Do you think super funds should be capped?

Should superannuation be capped?

With many Australians depending on super funds for a comfortable retirement, discussions surrounding altering tax thresholds and putting a cap on investments can provide cause for concern. 

However, this is exactly what analysts from KPMG are suggesting may need to happen, as these schemes may need a definitive direction. These suggestions are borne out of the idea that super funds should not be used to accumulate wealth or pass it between generations. 

According to the firm, capping these funds would allow them to focus on the recommended objectives from the Financial System Inquiry Report (FSI), produced by a panel of industry leaders and published in December last year. This report suggested targeting the efficiency of these funds and ensuring they are used for their intended purpose of retirement funding.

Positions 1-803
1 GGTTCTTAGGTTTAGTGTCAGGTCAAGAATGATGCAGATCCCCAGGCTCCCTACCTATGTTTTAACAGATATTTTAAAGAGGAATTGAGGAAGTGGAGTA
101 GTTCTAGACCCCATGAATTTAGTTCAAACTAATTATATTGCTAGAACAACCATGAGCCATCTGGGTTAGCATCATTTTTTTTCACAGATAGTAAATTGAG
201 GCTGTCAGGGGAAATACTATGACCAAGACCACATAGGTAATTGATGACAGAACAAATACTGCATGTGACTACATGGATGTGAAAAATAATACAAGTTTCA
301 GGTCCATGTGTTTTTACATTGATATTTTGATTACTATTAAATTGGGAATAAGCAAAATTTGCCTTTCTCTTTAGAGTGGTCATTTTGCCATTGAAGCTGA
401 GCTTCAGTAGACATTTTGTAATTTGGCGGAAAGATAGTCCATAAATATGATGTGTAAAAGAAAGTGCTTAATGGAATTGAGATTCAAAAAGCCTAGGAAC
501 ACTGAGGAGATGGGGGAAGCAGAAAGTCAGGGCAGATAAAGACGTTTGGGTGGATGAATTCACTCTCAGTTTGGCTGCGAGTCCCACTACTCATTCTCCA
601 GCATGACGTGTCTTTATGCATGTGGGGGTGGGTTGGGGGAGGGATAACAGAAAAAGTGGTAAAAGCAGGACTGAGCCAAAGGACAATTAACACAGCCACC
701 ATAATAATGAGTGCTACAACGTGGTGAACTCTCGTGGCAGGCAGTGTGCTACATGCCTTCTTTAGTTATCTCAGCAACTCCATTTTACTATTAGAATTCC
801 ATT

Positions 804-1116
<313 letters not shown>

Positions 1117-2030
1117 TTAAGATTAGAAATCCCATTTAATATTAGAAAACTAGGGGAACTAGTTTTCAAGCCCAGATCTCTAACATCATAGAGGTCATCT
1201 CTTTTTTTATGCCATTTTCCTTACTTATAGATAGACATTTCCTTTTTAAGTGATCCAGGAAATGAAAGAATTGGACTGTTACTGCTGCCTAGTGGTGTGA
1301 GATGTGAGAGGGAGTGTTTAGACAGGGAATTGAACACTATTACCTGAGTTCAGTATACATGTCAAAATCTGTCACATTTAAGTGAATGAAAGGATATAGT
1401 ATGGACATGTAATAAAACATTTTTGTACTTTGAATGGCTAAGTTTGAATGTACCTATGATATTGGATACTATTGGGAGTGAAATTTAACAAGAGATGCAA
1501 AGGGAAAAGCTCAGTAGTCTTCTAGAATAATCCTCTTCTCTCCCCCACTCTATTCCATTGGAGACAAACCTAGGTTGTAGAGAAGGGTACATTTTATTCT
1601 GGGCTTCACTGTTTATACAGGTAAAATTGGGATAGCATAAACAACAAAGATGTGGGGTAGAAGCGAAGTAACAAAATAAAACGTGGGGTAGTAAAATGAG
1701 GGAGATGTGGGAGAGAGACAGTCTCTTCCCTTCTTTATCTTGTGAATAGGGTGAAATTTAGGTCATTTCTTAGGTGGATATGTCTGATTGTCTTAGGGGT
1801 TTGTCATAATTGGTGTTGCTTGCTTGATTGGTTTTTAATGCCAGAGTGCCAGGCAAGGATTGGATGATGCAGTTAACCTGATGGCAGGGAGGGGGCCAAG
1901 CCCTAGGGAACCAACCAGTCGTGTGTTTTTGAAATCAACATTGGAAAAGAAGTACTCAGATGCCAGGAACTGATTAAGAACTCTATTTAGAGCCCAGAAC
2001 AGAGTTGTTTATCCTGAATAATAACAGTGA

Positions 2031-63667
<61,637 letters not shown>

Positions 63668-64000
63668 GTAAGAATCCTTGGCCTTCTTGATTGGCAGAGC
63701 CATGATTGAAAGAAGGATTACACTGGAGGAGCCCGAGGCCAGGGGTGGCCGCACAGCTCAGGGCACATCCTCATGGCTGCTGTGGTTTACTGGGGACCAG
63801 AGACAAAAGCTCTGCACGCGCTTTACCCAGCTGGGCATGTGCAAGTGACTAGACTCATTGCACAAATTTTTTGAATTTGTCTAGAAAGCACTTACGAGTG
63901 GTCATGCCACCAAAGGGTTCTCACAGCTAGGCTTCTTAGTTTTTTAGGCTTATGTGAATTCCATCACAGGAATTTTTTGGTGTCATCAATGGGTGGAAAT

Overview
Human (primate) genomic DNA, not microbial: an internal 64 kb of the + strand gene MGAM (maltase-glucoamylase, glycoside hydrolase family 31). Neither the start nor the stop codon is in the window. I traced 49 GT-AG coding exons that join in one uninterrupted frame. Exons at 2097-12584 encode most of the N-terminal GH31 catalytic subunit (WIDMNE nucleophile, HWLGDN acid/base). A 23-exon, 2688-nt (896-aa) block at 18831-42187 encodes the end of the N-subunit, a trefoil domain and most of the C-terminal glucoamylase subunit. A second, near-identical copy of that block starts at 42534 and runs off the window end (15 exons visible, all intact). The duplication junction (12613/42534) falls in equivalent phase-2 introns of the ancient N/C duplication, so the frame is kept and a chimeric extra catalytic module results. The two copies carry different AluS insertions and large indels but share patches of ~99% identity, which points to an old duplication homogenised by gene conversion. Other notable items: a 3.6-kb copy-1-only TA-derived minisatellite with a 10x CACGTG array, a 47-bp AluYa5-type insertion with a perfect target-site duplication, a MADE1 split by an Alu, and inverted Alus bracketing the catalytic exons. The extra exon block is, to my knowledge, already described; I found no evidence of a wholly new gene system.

While a cap on funds may provide a solution, KPMG expects it to be a hotly debated subject if it is ever actually proposed. However, Partner in Corporate Tax at KPMG, Damian Ryan has formulated a rough idea of how it may work. 

"Once a member's total balance reaches an agreed maximum balance (say $3‚Äč million, although this would no doubt be the subject of vigorous debate) members would be required to withdraw this excess out of the superannuation system. Income on future earnings would then be subject to normal investment tax rules outside of the superannuation system," he suggested. 

Mr Ryan believes this would restore integrity to superannuation services, but whether or not it is a necessary measure remains to be seen. If proposals such as this were suggested through the appropriate channels, the recommended actions from the FSI report could be met according to KPMG. 

"A clear statement of the system's objectives is necessary to target policy settings better and make them more stable. Clearly articulated objectives that have broad community support would help to align policy settings, industry initiatives and community expectations," said the panel in the report.